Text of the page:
Tags: baking, cake
Happy New Year, friends! I want to start 2016 fresh, so it’s time for me to take care of a few pesky things that I’ve left in limbo over the last couple of months. One is Flo Braker’s Raspberry Swirls recipe, which I actually made along with the group in the fall and then never posted. This uses a sheet of genoise that’s been cut and coated with raspberry jam and then rolled up jelly-roll style, the jam forming a little red curlicue in the middle. Like Braker’s Miniature Florentine Squares or Glazed Mini-Rounds her Raspberry Swirls are meant to be cut into one or two bite petits fours, but after I rolled them, I decided to leave them more the size of HoHos (or Yodels or Swiss Rolls, depending on your childhood treat preference). Indeed, these were good…once I glazed them in chocolate and dipped them in coconut and pistachios, they actually reminded me of a rolled up Lamington, an idea I would like to explore further (possibly for Australia Day??).
For the recipe, see Baking with Julia by Dorie Greenspan. Don’t forget to check out the rest of the TWD Blogroll to see if anyone else did a rewind this week, and see the links page from the Raspberry Swirls week a few months ago!
Tags: baking, chocolate, tarts
I’ve unfortunately (or maybe not, since I was on vacation) missed the last two TWD postings but I’m hoping to come back strong with this Chocolate-Chestnut Tart. Don’t let my terrible photo (boo to winter afternoon lighting!) fool you, this tart is darn delicious. If I were in charge of cooking Christmas dinner, I’d be making it a second time this week.
We’ve used Dorie’s Sweet Tart Dough many times by now, and here it’s filled with candied chestnuts and a rich, truffle-like baked chocolate filling. The chestnuts are candied during a long, slow poach in vanilla simple syrup. I was able to easily find vacuum packed chestnuts in a neighborhood gourmet store (I think I’ve even seen them at Trader Joe’s recently). I candied my entire package, which was more than the recipe called for. In addition to the sliced chestnuts hiding under the chocolate filling, I decorated the top of the tart with some of the extras, brushed with gold dust for a little holiday bling. Served with a scoop of ice cream and a drizzle of the awesome reduced chestnut poaching syrup, this was a fine way to end a meal.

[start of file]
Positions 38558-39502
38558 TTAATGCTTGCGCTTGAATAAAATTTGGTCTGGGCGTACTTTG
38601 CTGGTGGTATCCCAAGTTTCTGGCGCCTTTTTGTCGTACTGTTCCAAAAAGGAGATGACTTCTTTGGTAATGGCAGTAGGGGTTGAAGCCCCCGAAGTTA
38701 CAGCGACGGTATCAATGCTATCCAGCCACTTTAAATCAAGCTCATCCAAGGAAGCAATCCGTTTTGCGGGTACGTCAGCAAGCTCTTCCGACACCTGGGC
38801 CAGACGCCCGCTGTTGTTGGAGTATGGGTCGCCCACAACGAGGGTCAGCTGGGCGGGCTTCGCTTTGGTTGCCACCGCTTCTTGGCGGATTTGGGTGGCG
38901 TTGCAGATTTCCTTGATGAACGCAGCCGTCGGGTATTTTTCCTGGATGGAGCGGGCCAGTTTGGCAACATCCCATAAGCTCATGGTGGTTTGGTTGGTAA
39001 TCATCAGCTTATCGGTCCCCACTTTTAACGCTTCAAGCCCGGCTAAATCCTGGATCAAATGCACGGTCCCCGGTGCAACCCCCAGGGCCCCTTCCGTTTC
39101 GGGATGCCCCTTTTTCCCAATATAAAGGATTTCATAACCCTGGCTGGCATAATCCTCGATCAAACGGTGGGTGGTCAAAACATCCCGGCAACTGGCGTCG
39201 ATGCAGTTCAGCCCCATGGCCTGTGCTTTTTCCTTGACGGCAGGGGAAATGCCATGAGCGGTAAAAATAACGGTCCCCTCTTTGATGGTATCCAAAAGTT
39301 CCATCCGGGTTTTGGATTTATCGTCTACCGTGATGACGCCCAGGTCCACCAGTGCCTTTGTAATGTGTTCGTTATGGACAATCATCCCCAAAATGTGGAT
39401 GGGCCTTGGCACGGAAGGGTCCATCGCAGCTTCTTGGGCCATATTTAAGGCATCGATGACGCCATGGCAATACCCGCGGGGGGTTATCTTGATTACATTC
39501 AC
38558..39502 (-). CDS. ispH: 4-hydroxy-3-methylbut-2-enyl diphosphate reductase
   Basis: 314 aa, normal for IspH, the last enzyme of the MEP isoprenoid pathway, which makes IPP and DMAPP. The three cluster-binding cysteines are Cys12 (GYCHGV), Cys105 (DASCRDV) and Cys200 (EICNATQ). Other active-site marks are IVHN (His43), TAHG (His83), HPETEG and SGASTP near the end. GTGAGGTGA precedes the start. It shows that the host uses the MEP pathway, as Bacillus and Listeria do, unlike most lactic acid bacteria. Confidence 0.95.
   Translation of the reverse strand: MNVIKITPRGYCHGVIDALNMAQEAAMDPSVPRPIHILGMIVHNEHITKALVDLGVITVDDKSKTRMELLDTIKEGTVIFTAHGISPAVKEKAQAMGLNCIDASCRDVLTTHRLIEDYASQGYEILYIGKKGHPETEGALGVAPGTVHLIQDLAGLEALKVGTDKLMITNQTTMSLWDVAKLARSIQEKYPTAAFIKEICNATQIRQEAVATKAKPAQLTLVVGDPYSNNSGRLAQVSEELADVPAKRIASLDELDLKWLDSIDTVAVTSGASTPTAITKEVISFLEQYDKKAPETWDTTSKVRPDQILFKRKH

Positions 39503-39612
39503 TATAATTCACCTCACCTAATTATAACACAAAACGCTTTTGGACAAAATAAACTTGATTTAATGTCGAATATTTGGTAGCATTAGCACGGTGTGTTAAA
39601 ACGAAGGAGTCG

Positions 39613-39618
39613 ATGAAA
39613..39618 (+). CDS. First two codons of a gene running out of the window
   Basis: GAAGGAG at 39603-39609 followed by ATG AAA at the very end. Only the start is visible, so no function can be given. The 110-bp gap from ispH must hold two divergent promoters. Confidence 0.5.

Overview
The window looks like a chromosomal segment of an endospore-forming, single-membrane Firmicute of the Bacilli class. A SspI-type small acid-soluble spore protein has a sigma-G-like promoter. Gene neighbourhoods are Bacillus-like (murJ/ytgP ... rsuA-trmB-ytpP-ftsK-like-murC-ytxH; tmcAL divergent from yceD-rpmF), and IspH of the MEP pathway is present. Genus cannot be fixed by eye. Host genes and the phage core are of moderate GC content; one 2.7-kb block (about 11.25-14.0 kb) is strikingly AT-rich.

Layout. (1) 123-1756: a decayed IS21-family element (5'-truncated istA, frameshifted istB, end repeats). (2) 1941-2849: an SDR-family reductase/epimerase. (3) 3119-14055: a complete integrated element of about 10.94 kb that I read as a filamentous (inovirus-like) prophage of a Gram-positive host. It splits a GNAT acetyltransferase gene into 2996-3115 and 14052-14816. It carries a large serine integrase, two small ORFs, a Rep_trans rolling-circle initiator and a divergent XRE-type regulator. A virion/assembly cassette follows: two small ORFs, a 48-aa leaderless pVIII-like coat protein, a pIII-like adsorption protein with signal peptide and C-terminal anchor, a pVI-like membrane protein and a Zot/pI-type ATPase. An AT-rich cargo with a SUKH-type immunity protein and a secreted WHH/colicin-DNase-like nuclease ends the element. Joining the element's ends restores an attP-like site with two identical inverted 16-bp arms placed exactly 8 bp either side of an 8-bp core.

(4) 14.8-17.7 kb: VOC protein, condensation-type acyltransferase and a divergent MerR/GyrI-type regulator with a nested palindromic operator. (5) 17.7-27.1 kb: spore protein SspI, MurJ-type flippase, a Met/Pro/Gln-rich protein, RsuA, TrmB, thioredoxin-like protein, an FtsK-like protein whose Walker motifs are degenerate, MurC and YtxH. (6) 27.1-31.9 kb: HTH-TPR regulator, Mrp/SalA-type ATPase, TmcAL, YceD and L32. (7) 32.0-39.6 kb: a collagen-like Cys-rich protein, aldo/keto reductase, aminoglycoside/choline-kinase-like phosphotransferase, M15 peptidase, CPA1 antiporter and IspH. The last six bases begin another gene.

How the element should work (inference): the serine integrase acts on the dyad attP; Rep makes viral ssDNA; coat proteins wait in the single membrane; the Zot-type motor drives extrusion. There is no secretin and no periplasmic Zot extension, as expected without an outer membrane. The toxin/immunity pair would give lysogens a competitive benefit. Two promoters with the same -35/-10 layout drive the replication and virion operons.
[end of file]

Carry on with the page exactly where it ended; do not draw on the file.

Tags: appetizers, baking, bread
The idea of chesse en croute kind of makes me giggle….seems like something from another dinner party era to me. I do love a good retro treat though, so I was pretty excited to make Lora Brody’s Camembert (or Brie) in Brioche for Thanksgivng pre-dinner snacks.
The recipe in the book calls for making the brioche dough in a bread machine and caramelizing the onions in a slow cooker, but despite my ever-growing collection of gadgets and small appliances, I don’t have either of those in my kitchen arsenal. I made the dough in my stand mixer instead (subbing warmed lowfat milk for the milk powder and water), with no problem, and followed the instructions to chill it immediately (without letting it rise first) before shaping. I caramelized the onions in the oven with some thyme…even though I used small Cipollini onions, they did take a couple of hours, and next time I’ll probably just caramelize regular sliced onions on the stovetop.
I didn’t think we could take down the 9-inch wheel of brie the recipe uses, but I wanted a whole wheel rather than just a wedge, so I found a little 4-inch round of camembert and used that. I only needed to make 1/3 of the brioche dough and use a few Cipollinis to cover it. My 6-inch cake pans seemed too big to bake the cheese in, so I did it free-form, rolling the dough out into one round parcel that wrapped up the cheese, and making a little decorative twist out of some trim scrap. Everything held shape very nicely in the oven, I’m happy to report. Letting it rest for half an hour or so out of the oven keeps the cheese from being too runny and just spilling out of the crust.